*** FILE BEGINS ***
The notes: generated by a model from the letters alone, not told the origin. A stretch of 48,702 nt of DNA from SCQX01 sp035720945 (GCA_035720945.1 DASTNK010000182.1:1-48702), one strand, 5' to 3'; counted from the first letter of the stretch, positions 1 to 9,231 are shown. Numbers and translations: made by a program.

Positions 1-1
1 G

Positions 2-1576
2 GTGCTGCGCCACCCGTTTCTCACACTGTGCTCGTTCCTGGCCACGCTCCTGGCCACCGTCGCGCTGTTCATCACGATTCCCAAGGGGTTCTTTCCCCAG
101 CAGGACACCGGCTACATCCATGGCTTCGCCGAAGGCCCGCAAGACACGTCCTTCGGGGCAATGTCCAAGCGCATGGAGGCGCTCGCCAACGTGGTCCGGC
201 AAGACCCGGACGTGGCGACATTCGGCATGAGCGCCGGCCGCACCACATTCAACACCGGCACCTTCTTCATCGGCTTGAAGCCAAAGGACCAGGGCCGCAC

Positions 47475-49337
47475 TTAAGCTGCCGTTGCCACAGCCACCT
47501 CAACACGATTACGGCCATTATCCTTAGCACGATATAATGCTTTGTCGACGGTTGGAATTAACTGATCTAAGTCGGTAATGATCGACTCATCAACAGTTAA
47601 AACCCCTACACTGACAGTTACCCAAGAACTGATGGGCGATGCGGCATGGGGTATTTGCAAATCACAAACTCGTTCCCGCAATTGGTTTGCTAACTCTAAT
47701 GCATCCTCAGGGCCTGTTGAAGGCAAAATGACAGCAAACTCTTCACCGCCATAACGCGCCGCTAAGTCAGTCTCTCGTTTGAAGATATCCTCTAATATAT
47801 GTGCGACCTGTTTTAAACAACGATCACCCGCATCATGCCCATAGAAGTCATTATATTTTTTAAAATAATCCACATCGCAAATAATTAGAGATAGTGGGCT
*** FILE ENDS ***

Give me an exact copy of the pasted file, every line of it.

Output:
The notes: generated by a model from the letters alone, not told the origin. A stretch of 48,702 nt of DNA from SCQX01 sp035720945 (GCA_035720945.1 DASTNK010000182.1:1-48702), one strand, 5' to 3'; counted from the first letter of the stretch, positions 1 to 9,231 are shown. Numbers and translations: made by a program.

Positions 1-1
1 G

Positions 2-1576
2 GTGCTGCGCCACCCGTTTCTCACACTGTGCTCGTTCCTGGCCACGCTCCTGGCCACCGTCGCGCTGTTCATCACGATTCCCAAGGGGTTCTTTCCCCAG
101 CAGGACACCGGCTACATCCATGGCTTCGCCGAAGGCCCGCAAGACACGTCCTTCGGGGCAATGTCCAAGCGCATGGAGGCGCTCGCCAACGTGGTCCGGC
201 AAGACCCGGACGTGGCGACATTCGGCATGAGCGCCGGCCGCACCACATTCAACACCGGCACCTTCTTCATCGGCTTGAAGCCAAAGGACCAGGGCCGCAC

Positions 47475-49337
47475 TTAAGCTGCCGTTGCCACAGCCACCT
47501 CAACACGATTACGGCCATTATCCTTAGCACGATATAATGCTTTGTCGACGGTTGGAATTAACTGATCTAAGTCGGTAATGATCGACTCATCAACAGTTAA
47601 AACCCCTACACTGACAGTTACCCAAGAACTGATGGGCGATGCGGCATGGGGTATTTGCAAATCACAAACTCGTTCCCGCAATTGGTTTGCTAACTCTAAT
47701 GCATCCTCAGGGCCTGTTGAAGGCAAAATGACAGCAAACTCTTCACCGCCATAACGCGCCGCTAAGTCAGTCTCTCGTTTGAAGATATCCTCTAATATAT
47801 GTGCGACCTGTTTTAAACAACGATCACCCGCATCATGCCCATAGAAGTCATTATATTTTTTAAAATAATCCACATCGCAAATAATTAGAGATAGTGGGCT